Help support TMP


"The Battle of Halifax 1871 - A 'What if?' RN vs USN scenario" Topic


4 Posts

All members in good standing are free to post here. Opinions expressed here are solely those of the posters, and have not been cleared with nor are they endorsed by The Miniatures Page.

For more information, see the TMP FAQ.


Back to the Ironclads (1862-1889) Message Board


Areas of Interest

American Civil War
19th Century

Featured Hobby News Article


Featured Link


Top-Rated Ruleset

War Games Rules 1750 1850


Rating: gold star gold star gold star gold star gold star gold star 


Featured Showcase Article

1:72nd IMEX Union Soldiers

Personal logo Editor in Chief Bill The Editor of TMP Fezian prepares to do some regimental-level ACW gaming.


604 hits since 18 Apr 2020
©1994-2021 Bill Armintrout
Comments or corrections?

boggler19 Apr 2020 5:18 a.m. PST

picture

picture

I played out the Opening Shots scenario for the fictitious Battle of Halifax in 1871 yesterday, with HMS Royal Alfred, here played by HMS Royal Oak, defending the port from a squadron of US Monitors sent to impose a blockade. It turned out to be a pretty even match, even though it was one against three, due to the AF 6 firepower of the York Redoubt shore battery and the skilful handling of HMS Royal Alfred by her commander, Captain Wells RN. This opening scenario is the first of three that I'm going to play over the next couple of weeks, using the excellent Broadside and Ram fast play rules.

In the first four turns, the US squadron and HMS Royal Alfred steamed toward each other, with the Royal Alfred going straight ahead at maximum speed, while the monitors charted a dog leg course to cut her off. In Turn Five both sides opened fire at maximum range but with no effect, as the shots bounced off the armour plating of both the monitors and the ironclad. The US combined the firepower of their monitors to maximise the chances of a penetration but HMS Royal Alfred just shrugged off the shells and carried on, thanks to some good dice rolling and a DF of 7.

In Turn Six there was more manoeuvring, as HMS Royal Alfred attempted to deny the US monitors mutual support while inching them closer to the 12'' firing range of the shore batteries. The US commander, Rear Admiral Lee, thought he would be out of range of the plunging fire from the forts, but miscalculated his turns and left USS Wyandotte at the head of the squadron just inside the arc of York Redoubt's 9'' RML's. In Turn Seven the shore batteries opened fire, inflicting a Damaged result on the Wyandotte in both phases, leaving her Silenced. In the same turn, HMS Royal Alfred and USS Dictator traded shots, with both suffering a Damaged result.

USS Wyandotte was now in a sticky situation and, as the lead ship in the squadron, would have to turn away from the shore batteries to get out of range, causing the other monitors to follow along. It was only by some tight turning that the US monitors managed to avoid any further damage from the York Redoubt shore battery, just scraping beyond the 12'' range marker. The two sides continued to hammer away at each other as they pulled apart, however, but without any damage in Turn Eight, Nine and Ten. In Turn Eleven a lucky shot from USS Dictator silenced HMS Royal Alfred, so Captain Wells decided that honour had been served and decided to retreat.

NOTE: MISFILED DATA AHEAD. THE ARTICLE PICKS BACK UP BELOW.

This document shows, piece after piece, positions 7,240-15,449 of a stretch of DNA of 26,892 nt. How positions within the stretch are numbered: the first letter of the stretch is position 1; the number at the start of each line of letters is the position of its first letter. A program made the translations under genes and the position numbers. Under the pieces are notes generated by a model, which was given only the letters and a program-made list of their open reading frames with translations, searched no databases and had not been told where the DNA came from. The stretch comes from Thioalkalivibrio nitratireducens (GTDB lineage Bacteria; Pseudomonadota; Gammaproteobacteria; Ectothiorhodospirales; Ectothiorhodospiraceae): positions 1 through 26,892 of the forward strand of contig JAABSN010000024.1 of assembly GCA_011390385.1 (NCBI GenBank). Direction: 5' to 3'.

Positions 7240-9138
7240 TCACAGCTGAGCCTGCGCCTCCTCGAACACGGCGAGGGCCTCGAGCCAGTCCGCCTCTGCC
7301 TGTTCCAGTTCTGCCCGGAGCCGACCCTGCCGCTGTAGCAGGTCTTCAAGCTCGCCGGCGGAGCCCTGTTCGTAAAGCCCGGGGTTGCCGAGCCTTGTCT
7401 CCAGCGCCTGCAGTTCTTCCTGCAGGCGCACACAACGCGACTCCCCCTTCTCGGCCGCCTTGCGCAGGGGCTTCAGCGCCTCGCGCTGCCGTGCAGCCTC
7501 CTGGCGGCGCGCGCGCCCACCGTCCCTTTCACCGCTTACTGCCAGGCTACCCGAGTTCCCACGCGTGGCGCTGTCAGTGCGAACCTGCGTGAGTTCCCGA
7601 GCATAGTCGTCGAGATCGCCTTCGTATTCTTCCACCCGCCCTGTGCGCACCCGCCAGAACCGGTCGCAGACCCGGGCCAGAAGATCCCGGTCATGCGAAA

The US monitors consistently rolled terrible AP rolls, so could not repair the Silenced result on USS Wyandotte until Turn Twelve. By this time the squadron was heading straight out into the North Atlantic in the opposite direction to HMS Royal Alfred, so Rear Admiral Lee decided to call it a day. With two Damaged monitors including the flagship USS Dictator, there was little chance of continuing the battle to any decisive conclusion, especially as the guns of the shore batteries controlled the entrance to the harbour, making it very dangerous to pursue HMS Royal Alfred any further.

I decided that this was a narrow victory for the Royal Navy, who scored two Victory Points from the damage on USS Wyandotte and USS Dictator, for one Victory Point lost to the United States Navy for the damage on HMS Royal Alfred. In the next game, these ships will be out of action, having been sent back to their respective dockyards for repairs. The next scenario will also be set out to sea rather than inshore, as the Royal Navy flying squadron races to break the siege of Halifax, which the United States Navy has wisely decide will be a distant rather than a close blockade.

More photos on the blog:

link

79thPA Supporting Member of TMP19 Apr 2020 9:20 a.m. PST

That looks like an interesting what-if action.

boggler19 Apr 2020 9:45 p.m. PST

There's lots of good scenario potential!

Bozkashi Jones27 Apr 2020 3:55 a.m. PST

Lovely looking game Boggler – and it reminded me that I need to make some splash markers based on your excellent tutorial!

Nick

Sorry - only verified members can post on the forums.